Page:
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Medical School Libraries Section, 1948–1998: A Brief History
Note: The Medical School Libraries Section is now known as the Leadership and Management Section.
Establishment and Names
This section was established in 1948 as the Medical School Libraries Group. The name was changed in 1981 to the Medical School Libraries Section (MSLS) of the Medical Library Association, Inc. (MLA). The first bylaws were approved in 1982.
The purpose of the Medical School Libraries Section is to promote the educational and professional growth of its members by providing a forum for the exchange of ideas and information. (Bylaws 1993).A further definition of this purpose was included in earlier descriptions of the section: "More specifically, it is formed around the special interests of librarians serving medical education in the medical school library setting." (MLA Directory 1981/82-1991/92)
The 1948 proceedings of the annual meeting of the Medical Library Association include a summary of the report of the Medical School Libraries group symposium from Mildred Jordan, chair. This is the first listing of Medical School Librarians meetings included in the cumulative indexes of the Bulletin of the Medical Library Association (see Sources). This is also the date used since at least 1975 as the founding date of the group. However the 1948 report does not state or imply that this was actually the first such meeting, nor is there any mention of plans for future meetings. In fact, there are no index listings for the group in either 1949 nor 1950. The 1949 proceedings carried the first report of the Committee on Criteria for Medical School Libraries, chaired by Ida J. Draeger.
Additional reports from this committee followed in 1950 and 1951; and in 1951 Ms. Draeger chaired a meeting of medical school libraries for the purpose of discussing the suggested questionnaire. It would be fair to state, then, that while the group was not originally established as the Committee on Criteria for Medical School Libraries, the work of this committee was instrumental in gathering medical school librarians into an ongoing organization. By 1952 the pattern of a combined program and business meeting was established, and by the 1953 meeting a chair of the group for the next meeting was elected. Chairs and their programs between 1948 and 1981 are listed in Appendix A.
In 1975 James Williams, Shiffman Library, Wayne State University, solicited previous chairs of the Medical School Libraries Group for information about the group's founding and early activities. At the time, he was completing a questionnaire for the Ad Hoc Committee on MLA Group Structure, and received responses from the following people:
- Mayo Drake, Louisiana State University Medical Center, Chair 1970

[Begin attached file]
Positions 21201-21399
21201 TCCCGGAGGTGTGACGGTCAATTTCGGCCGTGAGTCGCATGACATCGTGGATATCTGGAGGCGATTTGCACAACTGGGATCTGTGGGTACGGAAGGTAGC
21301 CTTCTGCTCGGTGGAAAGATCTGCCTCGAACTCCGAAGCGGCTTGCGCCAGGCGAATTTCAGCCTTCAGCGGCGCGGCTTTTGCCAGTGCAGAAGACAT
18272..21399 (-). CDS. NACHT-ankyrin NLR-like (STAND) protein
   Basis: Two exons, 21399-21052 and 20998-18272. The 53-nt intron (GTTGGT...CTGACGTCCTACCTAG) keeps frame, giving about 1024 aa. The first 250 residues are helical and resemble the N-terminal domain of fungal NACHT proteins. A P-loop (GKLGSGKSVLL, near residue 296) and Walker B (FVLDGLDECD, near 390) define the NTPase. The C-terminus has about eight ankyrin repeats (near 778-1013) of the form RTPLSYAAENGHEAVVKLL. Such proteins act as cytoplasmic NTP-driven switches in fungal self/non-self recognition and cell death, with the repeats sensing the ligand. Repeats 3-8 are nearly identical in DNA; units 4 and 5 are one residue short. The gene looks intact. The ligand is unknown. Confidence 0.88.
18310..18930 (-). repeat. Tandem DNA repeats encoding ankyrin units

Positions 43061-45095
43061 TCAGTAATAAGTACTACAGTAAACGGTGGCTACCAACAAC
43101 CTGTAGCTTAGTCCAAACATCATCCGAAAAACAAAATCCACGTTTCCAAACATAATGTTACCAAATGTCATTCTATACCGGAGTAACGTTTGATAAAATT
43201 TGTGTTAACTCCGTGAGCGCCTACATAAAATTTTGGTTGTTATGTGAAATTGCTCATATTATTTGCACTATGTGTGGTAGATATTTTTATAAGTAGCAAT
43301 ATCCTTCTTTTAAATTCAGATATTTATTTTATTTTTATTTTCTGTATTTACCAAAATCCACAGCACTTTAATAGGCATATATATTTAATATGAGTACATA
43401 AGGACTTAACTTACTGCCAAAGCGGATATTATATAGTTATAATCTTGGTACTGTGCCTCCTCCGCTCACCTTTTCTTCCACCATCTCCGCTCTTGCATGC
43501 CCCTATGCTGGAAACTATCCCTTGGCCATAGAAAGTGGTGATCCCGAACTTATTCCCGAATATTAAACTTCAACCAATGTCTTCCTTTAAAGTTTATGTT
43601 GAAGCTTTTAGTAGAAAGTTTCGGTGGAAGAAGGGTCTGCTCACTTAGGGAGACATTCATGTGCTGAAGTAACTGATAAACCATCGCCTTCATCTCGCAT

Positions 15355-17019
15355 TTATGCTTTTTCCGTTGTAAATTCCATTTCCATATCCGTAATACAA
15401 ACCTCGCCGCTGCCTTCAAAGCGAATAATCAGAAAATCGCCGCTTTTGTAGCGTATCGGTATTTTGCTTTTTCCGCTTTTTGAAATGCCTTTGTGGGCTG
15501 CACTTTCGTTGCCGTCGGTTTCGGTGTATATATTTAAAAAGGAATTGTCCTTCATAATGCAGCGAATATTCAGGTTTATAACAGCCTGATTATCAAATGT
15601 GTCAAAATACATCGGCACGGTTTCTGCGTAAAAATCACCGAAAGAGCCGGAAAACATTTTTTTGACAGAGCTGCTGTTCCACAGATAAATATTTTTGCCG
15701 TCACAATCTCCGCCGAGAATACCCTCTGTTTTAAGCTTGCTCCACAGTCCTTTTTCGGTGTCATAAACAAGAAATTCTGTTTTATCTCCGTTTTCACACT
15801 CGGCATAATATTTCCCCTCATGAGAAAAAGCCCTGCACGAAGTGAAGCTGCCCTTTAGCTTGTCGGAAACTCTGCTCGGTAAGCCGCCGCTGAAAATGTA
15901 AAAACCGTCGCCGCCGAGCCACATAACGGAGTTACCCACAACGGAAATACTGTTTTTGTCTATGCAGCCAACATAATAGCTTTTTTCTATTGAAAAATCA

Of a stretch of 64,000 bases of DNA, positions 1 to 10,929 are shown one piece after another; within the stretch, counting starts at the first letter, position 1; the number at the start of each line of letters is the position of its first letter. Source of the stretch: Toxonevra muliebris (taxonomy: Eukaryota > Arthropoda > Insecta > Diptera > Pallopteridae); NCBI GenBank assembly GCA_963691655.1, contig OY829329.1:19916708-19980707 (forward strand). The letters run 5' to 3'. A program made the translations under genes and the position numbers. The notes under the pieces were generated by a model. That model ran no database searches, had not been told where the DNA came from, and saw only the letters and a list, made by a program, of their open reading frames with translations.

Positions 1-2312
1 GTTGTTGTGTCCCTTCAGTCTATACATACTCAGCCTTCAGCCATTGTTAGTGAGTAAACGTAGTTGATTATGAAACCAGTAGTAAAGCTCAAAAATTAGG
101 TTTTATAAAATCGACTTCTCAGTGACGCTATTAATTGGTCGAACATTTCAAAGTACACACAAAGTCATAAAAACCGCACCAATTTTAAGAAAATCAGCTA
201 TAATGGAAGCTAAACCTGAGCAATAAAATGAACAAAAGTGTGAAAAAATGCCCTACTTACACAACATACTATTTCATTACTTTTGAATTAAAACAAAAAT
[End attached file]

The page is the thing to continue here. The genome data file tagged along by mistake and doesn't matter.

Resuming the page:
- Priscilla M. Mayden, University of Utah, Chair 1968
- Louise Darling, University of California, Los Angeles, Chair 1957
- Estelle Brodman, Washington University, Chair 1973
- Miriam H. Libbey, Emory University School of Medicine, Chair 1967
- Francis O'Leary, Saint Louis University Medical Center, Chair 1969
- Doreen E. Fraser, Dalhousie University, Chair 1961
Francis O'Leary, who states that he joined the group in 1950, had these comments about the history of the organization:
Since there has been no continuity to speak of, there is little history and little knowledge of the purpose for which the group was founded. I suspect it grew out of informal dinner meetings of chief librarians of medical schools.
Other comments about the founding include those of Mayo Drake:
I believe the group was founded, like many other special interest groups to help bring together in a single meeting members of medical school libraries for the purposes of getting to know other members in medical schools, sharing similar problems, and encouraging better cooperation among medical school libraries.
Louise Darling wrote:
Though the group was founded long before I became a member of it, my impression is that the general idea was simply to meet once a year to become better acquainted, to exchange information on problems and policies and to listen to a formal panel discussion which it was hoped would be both interesting and provocative.
However, a somewhat different viewpoint was put forth by Doreen Fraser:
The tremendous growth and development of medical school libraries made the group a necessity, since there were too many particular problems and interests and concern [sic] peculiar to the medical school setting that demanded attention of the kind not possible in a general programme.
An informative description of the organization thirty years ago is given by Priscilla Mayden: